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Ben Halpern
Ben Halpern

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What jobs did you have *before* software development?

Most of us probably had some sort of other jobs before getting into software as a career. I'd love to hear from the community on this matter!

Top comments (85)

cerchie profile image
Lucia Cerchie • Edited

Since high school...

  • barista
  • waitress
  • light plumbing/electricity as part of a work study program
  • teacher's assistant for 4th grade
  • certified in-home nursing assistant
  • teacher's assisant for Montessori classrom 2-6 yrs old
  • summer literacy specialist
  • literacy coach for K-5
  • ran my own digital marketing agency

I tried a lot of things-- I'd really recommend the 'try it before you buy it' approach if you're going to have to invest in your education. That's why I became a CNA, and I realized that my proprioceptive difficulties would make nursing tough, so I saved myself a wasted investment in med school.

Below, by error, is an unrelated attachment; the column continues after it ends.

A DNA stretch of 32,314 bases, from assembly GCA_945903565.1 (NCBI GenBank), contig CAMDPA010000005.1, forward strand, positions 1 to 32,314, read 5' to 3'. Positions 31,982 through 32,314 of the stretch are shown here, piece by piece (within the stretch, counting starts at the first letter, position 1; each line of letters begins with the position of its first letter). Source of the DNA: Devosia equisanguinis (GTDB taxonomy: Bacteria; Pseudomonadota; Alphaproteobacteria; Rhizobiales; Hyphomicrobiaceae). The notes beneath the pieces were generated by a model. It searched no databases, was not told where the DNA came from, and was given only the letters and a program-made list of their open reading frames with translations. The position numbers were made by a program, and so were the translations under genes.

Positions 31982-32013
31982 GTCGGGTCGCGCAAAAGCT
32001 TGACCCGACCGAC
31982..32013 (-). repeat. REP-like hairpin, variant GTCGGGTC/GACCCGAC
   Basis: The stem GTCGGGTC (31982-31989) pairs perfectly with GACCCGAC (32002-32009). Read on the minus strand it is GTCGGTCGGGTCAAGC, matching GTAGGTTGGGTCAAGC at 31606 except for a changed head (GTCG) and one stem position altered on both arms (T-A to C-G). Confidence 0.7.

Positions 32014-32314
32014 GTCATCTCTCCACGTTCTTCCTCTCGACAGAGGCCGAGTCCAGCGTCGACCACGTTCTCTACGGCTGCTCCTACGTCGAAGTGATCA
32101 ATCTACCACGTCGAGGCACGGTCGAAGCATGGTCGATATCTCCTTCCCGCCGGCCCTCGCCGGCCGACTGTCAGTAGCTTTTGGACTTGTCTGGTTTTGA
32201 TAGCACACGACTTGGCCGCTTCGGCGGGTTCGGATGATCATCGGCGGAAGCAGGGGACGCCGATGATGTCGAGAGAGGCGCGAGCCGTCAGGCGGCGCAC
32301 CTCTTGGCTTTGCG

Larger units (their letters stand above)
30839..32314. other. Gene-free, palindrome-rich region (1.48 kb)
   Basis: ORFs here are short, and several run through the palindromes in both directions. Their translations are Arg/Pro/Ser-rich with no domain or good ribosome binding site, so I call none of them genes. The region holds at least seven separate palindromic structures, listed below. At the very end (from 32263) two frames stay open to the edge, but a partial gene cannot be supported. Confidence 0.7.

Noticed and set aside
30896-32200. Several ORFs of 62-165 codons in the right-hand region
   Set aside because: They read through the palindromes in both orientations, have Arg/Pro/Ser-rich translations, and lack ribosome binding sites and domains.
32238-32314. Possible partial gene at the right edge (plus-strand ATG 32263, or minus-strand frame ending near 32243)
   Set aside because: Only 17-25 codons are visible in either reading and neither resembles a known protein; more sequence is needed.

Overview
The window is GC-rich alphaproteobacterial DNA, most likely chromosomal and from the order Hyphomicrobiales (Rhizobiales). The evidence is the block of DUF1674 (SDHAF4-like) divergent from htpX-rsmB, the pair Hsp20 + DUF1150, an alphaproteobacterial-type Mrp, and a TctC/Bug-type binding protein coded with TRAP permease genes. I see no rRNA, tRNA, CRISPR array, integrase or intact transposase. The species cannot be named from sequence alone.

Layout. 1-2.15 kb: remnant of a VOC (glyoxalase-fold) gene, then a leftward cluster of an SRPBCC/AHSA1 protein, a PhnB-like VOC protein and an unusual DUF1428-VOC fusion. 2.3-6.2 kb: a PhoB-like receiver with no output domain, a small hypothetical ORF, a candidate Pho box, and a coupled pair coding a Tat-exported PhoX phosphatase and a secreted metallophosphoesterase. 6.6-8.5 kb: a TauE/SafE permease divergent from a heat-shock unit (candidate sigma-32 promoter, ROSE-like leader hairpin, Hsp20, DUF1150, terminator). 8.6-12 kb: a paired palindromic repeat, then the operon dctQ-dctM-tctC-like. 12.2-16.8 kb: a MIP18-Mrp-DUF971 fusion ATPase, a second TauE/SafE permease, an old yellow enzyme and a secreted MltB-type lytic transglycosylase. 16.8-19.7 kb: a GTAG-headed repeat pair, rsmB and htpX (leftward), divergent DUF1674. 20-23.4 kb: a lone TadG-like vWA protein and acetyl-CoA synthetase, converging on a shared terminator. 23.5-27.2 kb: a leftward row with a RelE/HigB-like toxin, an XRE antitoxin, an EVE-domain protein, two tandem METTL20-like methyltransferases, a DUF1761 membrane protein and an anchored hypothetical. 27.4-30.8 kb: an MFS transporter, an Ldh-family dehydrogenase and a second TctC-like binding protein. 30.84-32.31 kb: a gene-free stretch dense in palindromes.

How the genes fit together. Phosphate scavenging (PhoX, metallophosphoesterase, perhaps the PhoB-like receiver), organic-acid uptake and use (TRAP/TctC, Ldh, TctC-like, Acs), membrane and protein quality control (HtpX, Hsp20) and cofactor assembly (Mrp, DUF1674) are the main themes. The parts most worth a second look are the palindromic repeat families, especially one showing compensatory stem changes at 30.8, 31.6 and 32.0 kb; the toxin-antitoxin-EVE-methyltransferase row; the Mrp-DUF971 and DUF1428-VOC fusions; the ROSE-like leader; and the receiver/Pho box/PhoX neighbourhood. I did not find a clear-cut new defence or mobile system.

ben profile image
Ben Halpern

ran my own digital marketing agency

Was this how you dipped your toes in before getting more directly involved in software development?

cerchie profile image
Lucia Cerchie • Edited

yep! I had a contract with a SaaS and was like, I want to do what their engineers do. I still do dev-rel-y things all the time like content creation and documentation that I learned to do while writing my first technical pieces back then.

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ben profile image
Ben Halpern

Very similar to how I ultimately got into what I do.

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cerchie profile image
Lucia Cerchie

two members of brooklyn 99 high fiving

dhravya profile image

damn, inspiring

ben profile image
Ben Halpern

Here's my work background before this field:

Some of these are various jobs, but I've consolidated and didn't count brief stints.

  • Janitorial work/groundskeeping
  • Dishwashing/bus boy
  • Nightclub Security
  • Call center
  • Marketing

Basically, I did a lot of manual labor-type jobs and then got into marketing as my initial career before discovering my real interest in software development.

superloika profile image

Man, you're amazing!

leewynne profile image
Lee Wynne

I fitted a lot windows, I also tried welding (I was really bad at that). It was either professional combat sports or tech for me, glad I chose the latter!

davidteren profile image
David Teren

After school;

  • Army (2 years compulsory conscription at the time)